I'm rapidly approaching the end of the return period for my new Kindle DX, so I spent some time this weekend to seriously consider whether or not I'm going to keep it.
As I wrote previously, the reason I purchased it was its ability to display PDF files. While I'm slightly disappointed with how it does this (see Kindle DX: First Impressions), I've decided the support is "good enough" for most uses. It bothers me some to settle for good, but it seems there is no better alternative at this time, so I'll live with the warts. (And accept the possibility that I've simply become spoiled by the polish of Apple's products.)
In a surprising twist, while I was initially dismayed by the over-the-air purchasing process, it turns out that Kindle-format books are what finally tipped the "keep it" scales. (See Kindle DX: Second Impressions.) I've found that many, if not most, Kindle books have free samples available. They're almost instantly delivered to the device and this really gives you a chance to see if the book is going to be worth purchasing, often at a lower cost than the printed version.
While I won't want every book in such an ephemeral format, there are many where the Kindle version is "good enough" for books that I just want to read and then never re-visit. One example is Ignore Everybody, a self-help/creativity book that I'd enjoy, and at about half-price for the Kindle edition, is easier to justify buying.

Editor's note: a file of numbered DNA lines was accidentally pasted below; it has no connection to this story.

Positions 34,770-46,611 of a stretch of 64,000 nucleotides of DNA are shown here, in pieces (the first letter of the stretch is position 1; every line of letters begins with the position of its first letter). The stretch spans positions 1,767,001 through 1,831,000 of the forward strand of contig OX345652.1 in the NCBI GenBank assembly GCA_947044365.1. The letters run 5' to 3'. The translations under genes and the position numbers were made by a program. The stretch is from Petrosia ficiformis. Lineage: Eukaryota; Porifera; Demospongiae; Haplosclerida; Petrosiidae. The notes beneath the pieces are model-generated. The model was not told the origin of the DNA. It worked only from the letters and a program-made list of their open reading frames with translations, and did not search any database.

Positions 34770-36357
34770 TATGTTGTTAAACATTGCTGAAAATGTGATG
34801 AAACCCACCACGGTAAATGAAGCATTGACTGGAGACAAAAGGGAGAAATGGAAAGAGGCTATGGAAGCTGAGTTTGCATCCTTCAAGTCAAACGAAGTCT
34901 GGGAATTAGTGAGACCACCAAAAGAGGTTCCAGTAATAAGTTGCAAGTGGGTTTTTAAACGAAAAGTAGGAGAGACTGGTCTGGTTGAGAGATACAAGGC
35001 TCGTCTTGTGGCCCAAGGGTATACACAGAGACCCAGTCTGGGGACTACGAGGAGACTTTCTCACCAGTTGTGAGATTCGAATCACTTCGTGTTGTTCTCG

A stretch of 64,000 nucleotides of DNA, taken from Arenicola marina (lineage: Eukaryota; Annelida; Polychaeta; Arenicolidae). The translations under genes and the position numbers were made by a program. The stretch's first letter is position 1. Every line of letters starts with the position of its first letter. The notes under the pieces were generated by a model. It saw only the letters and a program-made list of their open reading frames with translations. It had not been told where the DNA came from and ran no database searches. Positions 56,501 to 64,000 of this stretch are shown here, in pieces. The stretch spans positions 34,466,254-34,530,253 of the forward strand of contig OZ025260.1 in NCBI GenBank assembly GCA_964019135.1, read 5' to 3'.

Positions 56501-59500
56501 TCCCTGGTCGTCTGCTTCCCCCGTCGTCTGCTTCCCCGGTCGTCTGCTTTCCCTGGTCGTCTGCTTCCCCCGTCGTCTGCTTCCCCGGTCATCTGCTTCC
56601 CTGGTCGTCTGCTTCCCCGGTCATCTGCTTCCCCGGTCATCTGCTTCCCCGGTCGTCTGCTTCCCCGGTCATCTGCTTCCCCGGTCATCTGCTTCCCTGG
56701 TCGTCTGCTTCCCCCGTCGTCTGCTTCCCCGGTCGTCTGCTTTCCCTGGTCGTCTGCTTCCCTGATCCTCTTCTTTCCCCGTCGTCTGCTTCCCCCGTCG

In addition to inducing me to spend money, the Kindle samples have saved me money too. I spotted Cabinet of Wonders in the San Jose airport a few weeks ago. It looked good, but I didn't want to travel a big hardback book so I didn't buy it. (Yes, it's a Young Adult fantasy book, so is Harry Potter, so stop giggling.) Well, I tried the Kindle sample version, and after reading the 1 1/2 chapters it provided, I found that the book wasn't what I expected. That's good, as I hate disappointing books.
I'm also currently sampling a free subscription to the Chicago Tribune and TidBITS magazine. Both automatically delivered every day. I might have more to say about those in the future, so far I'm enjoying them.
So now that I've decided to keep the Kindle DX, the next step is to procure a suitable case for it. I'm thinking that the Amazon folding cover is the best, as a separate slip case just seems like it would be another thing to keep track of. I'm going to pass, however, on the extended warranty. At 20% of the cost of purchase I think it's too expensive, and the requirement to purchase it within 30 days of the unit just seems like a high-pressure tactic that I don't want to support.